A common European data space for tourism
"If data were accessible by all stakeholders sharing their information in the data space, then partnerships would be more likely to start up, with a beneficial impact on the end user" writes Misa Labarile, Policy Officer at the European Commission's DG GROW, in this new opinion piece where she reflects on the opportunities a common EU data space for tourism would offer to the sector at large.
This article by Misa Labarile, Policy Officer at the European Commission’s DG GROW, originally appeared in the European Transport Regulation Observer “Creating a common European mobility data space” (February, 2023).
Let’s imagine the case of a family travelling to another country for their summer holidays. After landing, they likely need a transfer from the airport to their hotel, be it a shuttle, a private ride, or a rental car, and hope to reach their hotel as quickly as possible. Knowing when to leave the air-conditioned waiting room for the pick-up and how long the transfer will take, which in turn can inform the hotel about arrival time so they can speed up check-in procedures, can make the difference between a pleasant and a stressful experience. If, in addition, the destination employs a smart mobility plan, managing flows of tourists, vehicle access restrictions, and navigation apps, the whole experience greatly improves beyond the moment of arrival and departure and for residents as well as visitors. A good holiday destination will build loyalty and more likely be booked again.
B2B data-sharing agreements allow these services to function better together. However, they depend on the business model and strategy of each party involved. If data were accessible by all stakeholders sharing their information in the data space, then partnerships would be more likely to start up, with a beneficial impact on the end user.
This example shows the opportunities a common EU data space for tourism would offer to the sector at large: it also shows how intertwined sectoral data is, with transport and tourism sharing particularly close ties. The Transition Pathway for Tourism, published in February 2022 and formally supported by the Council of the European Union on December 1, 2022, as the European Agenda for Tourism 2030, announced the intention of the European Commission to set up a data space for tourism. However, it clearly mentioned the need for it to work with other sectoral data spaces to ensure that information is not sealed in silos.
This is acutely evident when it comes to tourism and transport information. Indeed, in June 2022, the Communication of the European Commission on the Conference on the Future of the EU mentioned the mobility and tourism data spaces together as “new areas of action to consider”.
The tourism data space wants to build trust between stakeholders, providing strategic support for data-sharing partnerships in the tourism industry. This would open or allow access to a pool of data sets larger than what is reachable on an individual/national basis, which in turn would help tourism businesses improve and expand their services and authorities/destinations manage tourism flows better. This is a key goal because tourism is a sector almost completely composed of micro, small or medium enterprises that have little or no capacity for data management.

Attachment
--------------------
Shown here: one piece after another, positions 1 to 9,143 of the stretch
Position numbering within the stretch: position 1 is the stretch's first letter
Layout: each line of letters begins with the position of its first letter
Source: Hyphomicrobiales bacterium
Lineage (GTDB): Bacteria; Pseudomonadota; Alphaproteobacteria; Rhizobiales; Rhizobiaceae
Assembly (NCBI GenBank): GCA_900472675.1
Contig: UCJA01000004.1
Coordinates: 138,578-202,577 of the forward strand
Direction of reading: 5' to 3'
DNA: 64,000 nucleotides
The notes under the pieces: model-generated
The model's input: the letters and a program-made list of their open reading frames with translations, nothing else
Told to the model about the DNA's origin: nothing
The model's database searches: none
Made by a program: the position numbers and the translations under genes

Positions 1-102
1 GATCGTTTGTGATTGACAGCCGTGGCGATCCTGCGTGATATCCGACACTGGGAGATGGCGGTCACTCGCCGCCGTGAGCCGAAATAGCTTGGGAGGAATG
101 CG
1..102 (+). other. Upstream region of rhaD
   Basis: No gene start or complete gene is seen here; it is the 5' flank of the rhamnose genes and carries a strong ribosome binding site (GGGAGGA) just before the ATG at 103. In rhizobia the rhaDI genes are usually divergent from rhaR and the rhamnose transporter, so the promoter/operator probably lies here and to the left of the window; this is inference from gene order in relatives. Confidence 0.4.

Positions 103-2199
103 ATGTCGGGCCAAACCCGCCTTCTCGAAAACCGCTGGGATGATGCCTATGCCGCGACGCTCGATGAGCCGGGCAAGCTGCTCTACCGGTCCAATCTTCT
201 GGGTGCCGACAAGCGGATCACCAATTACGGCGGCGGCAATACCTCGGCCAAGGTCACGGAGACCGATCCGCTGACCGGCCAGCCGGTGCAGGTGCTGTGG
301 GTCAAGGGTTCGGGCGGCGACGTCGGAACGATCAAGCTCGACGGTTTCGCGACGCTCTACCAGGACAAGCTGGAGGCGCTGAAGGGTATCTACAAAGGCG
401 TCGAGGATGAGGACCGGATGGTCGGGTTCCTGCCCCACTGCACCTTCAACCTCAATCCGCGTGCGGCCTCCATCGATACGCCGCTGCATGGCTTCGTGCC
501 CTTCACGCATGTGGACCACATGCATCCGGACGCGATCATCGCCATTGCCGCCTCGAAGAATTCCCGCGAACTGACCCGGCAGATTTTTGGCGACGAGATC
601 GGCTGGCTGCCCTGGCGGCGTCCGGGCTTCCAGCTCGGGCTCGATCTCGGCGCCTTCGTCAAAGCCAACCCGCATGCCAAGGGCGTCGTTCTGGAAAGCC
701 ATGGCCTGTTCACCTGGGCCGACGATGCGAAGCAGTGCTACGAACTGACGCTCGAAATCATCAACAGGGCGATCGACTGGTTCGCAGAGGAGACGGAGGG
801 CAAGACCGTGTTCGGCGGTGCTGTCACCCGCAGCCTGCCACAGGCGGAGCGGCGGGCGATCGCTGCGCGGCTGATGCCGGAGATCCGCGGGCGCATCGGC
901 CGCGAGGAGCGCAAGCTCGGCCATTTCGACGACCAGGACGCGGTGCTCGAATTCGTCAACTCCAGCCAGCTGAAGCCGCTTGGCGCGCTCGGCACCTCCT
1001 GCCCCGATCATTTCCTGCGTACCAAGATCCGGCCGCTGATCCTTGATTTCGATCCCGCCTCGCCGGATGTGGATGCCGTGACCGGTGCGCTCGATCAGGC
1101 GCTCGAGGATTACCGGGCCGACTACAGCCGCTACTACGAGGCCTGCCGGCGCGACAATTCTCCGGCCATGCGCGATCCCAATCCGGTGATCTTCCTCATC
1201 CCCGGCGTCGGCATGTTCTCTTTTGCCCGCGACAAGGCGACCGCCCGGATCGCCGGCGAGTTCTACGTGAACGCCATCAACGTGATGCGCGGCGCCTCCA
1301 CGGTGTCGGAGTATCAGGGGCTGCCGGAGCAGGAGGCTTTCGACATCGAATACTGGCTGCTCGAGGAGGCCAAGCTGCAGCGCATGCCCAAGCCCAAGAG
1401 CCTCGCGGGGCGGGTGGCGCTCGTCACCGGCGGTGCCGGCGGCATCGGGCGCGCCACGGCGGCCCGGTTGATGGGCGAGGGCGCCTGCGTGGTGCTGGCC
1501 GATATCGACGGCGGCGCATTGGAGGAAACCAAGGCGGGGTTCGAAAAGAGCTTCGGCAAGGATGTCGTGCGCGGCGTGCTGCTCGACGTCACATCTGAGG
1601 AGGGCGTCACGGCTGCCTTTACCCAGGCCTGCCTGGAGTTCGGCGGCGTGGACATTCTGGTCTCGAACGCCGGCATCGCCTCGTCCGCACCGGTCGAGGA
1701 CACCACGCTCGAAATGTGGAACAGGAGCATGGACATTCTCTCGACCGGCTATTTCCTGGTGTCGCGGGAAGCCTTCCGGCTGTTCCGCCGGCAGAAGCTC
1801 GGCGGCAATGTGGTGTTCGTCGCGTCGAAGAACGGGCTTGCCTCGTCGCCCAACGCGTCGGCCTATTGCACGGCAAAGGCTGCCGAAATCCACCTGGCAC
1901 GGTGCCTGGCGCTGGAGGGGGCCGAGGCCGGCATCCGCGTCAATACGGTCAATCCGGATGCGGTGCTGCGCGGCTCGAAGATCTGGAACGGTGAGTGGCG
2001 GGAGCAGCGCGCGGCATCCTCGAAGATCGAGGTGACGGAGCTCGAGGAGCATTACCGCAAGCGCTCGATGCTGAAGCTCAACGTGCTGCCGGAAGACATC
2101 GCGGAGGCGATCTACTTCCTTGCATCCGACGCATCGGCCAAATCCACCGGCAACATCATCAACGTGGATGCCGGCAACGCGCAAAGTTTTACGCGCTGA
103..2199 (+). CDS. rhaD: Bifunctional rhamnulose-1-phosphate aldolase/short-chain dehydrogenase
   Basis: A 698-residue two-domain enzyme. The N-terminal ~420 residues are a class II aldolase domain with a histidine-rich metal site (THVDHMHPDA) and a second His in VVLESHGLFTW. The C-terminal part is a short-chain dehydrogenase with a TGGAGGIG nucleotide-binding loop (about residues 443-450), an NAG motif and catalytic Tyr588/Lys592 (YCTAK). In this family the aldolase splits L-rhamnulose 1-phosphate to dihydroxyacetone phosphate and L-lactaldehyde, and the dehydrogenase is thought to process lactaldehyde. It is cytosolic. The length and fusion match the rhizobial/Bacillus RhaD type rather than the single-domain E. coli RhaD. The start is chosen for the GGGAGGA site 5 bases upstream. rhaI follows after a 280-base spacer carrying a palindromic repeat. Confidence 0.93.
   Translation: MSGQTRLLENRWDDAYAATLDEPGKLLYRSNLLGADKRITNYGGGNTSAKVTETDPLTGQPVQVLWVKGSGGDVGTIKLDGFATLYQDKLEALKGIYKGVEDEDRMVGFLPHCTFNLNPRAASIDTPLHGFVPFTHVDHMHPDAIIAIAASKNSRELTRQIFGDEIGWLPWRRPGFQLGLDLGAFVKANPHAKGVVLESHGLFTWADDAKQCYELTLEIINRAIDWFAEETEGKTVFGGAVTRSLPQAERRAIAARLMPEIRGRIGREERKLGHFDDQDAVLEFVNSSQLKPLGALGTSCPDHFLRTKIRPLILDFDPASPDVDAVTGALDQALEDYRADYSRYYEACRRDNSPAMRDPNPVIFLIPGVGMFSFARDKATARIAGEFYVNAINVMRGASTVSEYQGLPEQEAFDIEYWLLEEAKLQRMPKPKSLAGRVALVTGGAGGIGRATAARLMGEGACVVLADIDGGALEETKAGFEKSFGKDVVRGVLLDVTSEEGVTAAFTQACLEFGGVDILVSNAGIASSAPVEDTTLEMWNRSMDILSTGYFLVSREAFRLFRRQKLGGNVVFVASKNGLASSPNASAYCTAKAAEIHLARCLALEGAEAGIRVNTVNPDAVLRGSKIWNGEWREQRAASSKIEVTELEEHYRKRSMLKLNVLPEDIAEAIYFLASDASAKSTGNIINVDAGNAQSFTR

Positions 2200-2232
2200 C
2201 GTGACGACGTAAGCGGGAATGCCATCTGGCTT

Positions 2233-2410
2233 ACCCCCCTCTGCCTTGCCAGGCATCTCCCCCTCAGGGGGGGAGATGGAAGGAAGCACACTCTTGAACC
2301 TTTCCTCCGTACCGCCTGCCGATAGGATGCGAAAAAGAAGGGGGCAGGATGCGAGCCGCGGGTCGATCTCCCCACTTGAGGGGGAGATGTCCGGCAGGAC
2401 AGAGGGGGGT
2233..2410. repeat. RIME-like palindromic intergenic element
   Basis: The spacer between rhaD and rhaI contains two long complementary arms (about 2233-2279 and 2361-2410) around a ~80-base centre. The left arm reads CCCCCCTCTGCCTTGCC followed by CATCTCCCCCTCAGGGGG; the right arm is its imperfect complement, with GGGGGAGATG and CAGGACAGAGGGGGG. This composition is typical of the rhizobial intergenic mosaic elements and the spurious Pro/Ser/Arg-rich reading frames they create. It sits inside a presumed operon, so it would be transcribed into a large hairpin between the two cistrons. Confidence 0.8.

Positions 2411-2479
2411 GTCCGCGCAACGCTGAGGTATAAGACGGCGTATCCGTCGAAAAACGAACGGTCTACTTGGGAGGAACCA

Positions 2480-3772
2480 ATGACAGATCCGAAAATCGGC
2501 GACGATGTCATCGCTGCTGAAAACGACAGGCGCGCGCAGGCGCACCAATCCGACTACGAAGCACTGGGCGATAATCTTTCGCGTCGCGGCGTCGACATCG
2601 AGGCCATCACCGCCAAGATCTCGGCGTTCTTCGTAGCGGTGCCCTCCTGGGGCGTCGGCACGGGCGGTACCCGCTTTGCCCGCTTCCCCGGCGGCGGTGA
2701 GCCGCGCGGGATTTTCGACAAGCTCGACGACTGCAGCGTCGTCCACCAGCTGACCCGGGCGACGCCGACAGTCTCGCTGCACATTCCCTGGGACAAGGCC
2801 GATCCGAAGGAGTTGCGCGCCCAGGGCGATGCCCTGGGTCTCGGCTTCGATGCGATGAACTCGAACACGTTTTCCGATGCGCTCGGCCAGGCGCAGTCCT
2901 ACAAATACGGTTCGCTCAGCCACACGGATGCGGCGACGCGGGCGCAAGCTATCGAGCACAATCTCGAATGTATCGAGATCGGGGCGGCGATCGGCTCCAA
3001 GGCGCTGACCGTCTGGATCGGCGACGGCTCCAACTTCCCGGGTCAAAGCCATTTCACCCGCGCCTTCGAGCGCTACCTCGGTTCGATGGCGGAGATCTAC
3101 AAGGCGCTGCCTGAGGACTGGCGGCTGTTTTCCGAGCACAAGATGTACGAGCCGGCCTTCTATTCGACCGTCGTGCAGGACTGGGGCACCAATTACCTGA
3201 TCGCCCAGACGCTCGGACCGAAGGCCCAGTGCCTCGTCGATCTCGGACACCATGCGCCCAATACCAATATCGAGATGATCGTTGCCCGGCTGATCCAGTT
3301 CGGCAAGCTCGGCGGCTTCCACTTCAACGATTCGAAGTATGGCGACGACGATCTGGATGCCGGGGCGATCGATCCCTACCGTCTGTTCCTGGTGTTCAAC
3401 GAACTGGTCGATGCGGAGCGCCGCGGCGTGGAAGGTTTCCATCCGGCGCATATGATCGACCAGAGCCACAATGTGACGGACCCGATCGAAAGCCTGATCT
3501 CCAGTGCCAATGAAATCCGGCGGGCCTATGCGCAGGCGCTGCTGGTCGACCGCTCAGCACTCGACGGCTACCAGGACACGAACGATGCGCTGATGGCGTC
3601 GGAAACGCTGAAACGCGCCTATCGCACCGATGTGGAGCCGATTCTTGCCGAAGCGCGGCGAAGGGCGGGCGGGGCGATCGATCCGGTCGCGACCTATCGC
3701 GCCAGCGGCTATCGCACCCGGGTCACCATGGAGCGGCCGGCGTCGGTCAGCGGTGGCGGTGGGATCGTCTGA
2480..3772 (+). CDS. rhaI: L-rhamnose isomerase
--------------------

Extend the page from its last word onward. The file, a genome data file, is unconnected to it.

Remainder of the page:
While the objectives set at policy level make for generally desirable outcomes, the challenges that come with actually making data sharing a reality raise thorny issues related to access, control, trust, data use and re-use, interoperability, and the need to avoid administrative burdens. Neither the tourism nor the mobility data space can take shape without an agreement between all parties involved on each and every one of these aspects.
Work has already begun on addressing these issues, and it involves the public and private sectors in cooperation with the European institutions and Member States. The tourism data space will be developed based on the outcomes of two preparatory projects, which kicked off in November 2022 and are expected to deliver answers regarding current initiatives, governance and technical requirements of the data space by the end of 2023.
While this is ongoing, the idea of a pilot project is in the pipeline in relation to the recent proposal of the European Commission for a Regulation on Short-Term Rentals, which includes a key requirement on establishing unique identifiers for tourism accommodations, data collection and transmission by private actors to public authorities. Scheduled in 2023, the project would gather public authorities and platforms willing to pilot, on a voluntary basis, the implementation of the proposal with a view to tackling its key enablers. This would allow all parties involved to anticipate the actual hurdles and requirements for data sharing in the tourism sector.
In parallel, the tourism industry is working on a Code of Conduct for public-private data partnerships in tourism. The Code of Conduct aims to support trust between relevant stakeholders as well as provide general guidance on how to build mutually beneficial data-sharing relationships in tourism, with or without a data space. As a tool for building trust, it will be published with the support of the European Commission in the first quarter of 2023.
2022 has been the year of great focus on data sharing and interoperability, with sectoral data spaces taking a firm footing on the policy agenda at the EU level. Stakeholders, EU institutions and national and local authorities across sectors have come together to discuss key aspects of future frameworks for interoperability and effectively set up an ambitious agenda for the years to come. More work is needed to transform similarities into synergies, and this is where the European Commission can play an important steering and coordination role.